Okanogan County case remanded
By Marcy Stamper
The state Court of Appeals in Spokane last week overturned the 2019 conviction of a sex offender for failing to register with law enforcement, agreeing with the appellant that he had been denied the right to a fair and impartial jury because then–Okanogan County Prosecutor Arian Noma had rejected jurors when race or ethnicity could have been a factor.
Warren McCrea of Nespelem, who is Native American, appealed his 2019 conviction for failing to register as a sex offender, according to the unpublished opinion, issued April 20.
McCrea, age 32 at the time of the appeal, was found guilty of two counts of rape of a child in juvenile court for conduct that had occurred when he was 13 years old, according to court documents. As a result, state law requires him to register as a sex offender for the rest of his life with the county where he resides. McCrea had previous convictions for failing to register as a sex offender, making the charges a felony.
After general questioning in Okanogan County Superior Court, McCrea’s attorney and Noma, for the state, each exercised peremptory challenges, where they can eliminate a juror without stating a reason, according to the opinion.
The opinion quotes the Superior Court transcript, where Okanogan County Superior Court Judge Henry Rawson questioned lawyers about the challenges. One juror, Ms. Bigwolf, was Native American, and others, “I believed to be at least Hispanic or Spanish surname,” the opinion quoted Rawson as saying.
According to the opinion, Noma said he didn’t look at gender or race. “[I’m] a person of color…. [I] would never strike anyone based on their race,” he said.
Noma explained that he had stricken one juror who had a conviction for a crime and another who stated her father was a rapist. Another had a funeral to attend, but the court declined to excuse her, he said in his briefing to the Court of Appeals. He also said he was eliminating jurors starting at the end of the list so that they could impanel the first 12.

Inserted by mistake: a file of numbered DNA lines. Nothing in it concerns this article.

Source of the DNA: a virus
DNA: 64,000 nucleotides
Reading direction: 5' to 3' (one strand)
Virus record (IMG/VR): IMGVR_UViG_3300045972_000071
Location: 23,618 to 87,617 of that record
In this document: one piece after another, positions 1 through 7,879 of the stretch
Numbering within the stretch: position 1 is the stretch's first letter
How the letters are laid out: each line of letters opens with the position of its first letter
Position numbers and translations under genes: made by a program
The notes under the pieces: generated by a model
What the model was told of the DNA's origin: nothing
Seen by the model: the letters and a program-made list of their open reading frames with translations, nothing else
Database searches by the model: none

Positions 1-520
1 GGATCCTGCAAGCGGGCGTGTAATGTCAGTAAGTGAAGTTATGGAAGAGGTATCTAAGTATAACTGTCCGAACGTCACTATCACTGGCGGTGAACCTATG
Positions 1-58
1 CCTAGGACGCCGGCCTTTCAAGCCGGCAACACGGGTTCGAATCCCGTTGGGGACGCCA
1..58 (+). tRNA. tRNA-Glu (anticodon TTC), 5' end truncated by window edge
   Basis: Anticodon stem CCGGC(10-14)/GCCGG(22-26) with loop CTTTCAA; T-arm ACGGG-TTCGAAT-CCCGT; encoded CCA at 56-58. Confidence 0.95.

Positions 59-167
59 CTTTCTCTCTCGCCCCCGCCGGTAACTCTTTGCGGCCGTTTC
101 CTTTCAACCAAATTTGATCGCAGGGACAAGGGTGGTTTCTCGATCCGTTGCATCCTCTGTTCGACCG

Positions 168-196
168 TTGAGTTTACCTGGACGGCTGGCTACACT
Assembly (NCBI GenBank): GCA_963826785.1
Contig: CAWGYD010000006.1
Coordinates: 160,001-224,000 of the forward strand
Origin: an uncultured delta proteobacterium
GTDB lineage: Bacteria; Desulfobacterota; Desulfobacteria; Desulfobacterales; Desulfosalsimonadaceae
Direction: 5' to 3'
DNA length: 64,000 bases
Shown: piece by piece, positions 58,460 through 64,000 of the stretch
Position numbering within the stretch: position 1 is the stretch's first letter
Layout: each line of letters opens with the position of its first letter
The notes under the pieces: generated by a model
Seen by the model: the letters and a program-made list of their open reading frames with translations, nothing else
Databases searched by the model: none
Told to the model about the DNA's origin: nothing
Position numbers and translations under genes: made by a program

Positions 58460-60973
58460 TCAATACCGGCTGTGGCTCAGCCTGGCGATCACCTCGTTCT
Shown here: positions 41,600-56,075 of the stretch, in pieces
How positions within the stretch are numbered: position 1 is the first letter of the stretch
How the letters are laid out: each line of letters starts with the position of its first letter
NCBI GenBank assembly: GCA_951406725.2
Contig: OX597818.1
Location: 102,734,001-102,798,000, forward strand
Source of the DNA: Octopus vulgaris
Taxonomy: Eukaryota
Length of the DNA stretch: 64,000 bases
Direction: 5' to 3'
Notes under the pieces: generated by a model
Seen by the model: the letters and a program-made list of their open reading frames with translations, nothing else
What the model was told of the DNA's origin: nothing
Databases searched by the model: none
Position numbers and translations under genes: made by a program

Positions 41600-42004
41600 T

Lawyers for McCrea said it appeared that the state was essentially targeting jurors of Native descent.
History of discrimination
The rule on jury selection was adopted in 2018 “to eliminate the unfair exclusion of potential jurors based on race or ethnicity,” according to the opinion. “If the court determines that an objective observer could view race or ethnicity as a factor in the use of the peremptory challenge, then the peremptory challenge shall be denied,” the rule says.
“Although the court need not find purposeful discrimination, its inquiry is based on a reasonable person ‘who is aware of the history of explicit race discrimination in America and aware of how that impacts our current decision-making in nonexplicit, or implicit, unstated, ways,’” the Court of Appeals said.
McCrea’s attorney, Lise Ellner, argued in the Court of Appeals that McCrea had been denied his constitutional right to trial by a fair and impartial jury. Although the trial court objected to the use of the peremptory challenges, the court granted them anyway, even though the state hadn’t provided an adequate reason for targeting jurors representing racial minorities, Ellner said.
There were two people of color on the jury, including at least one Native American, Noma said. “The State did not strike any jurors from the jury panel based upon race,” he said.
The Superior Court jury found McCrea guilty and he was sentenced to prison time.
The Court of Appeals reversed McCrea’s conviction for not registering with Okanogan County and remanded the case to Superior Court for a new trial.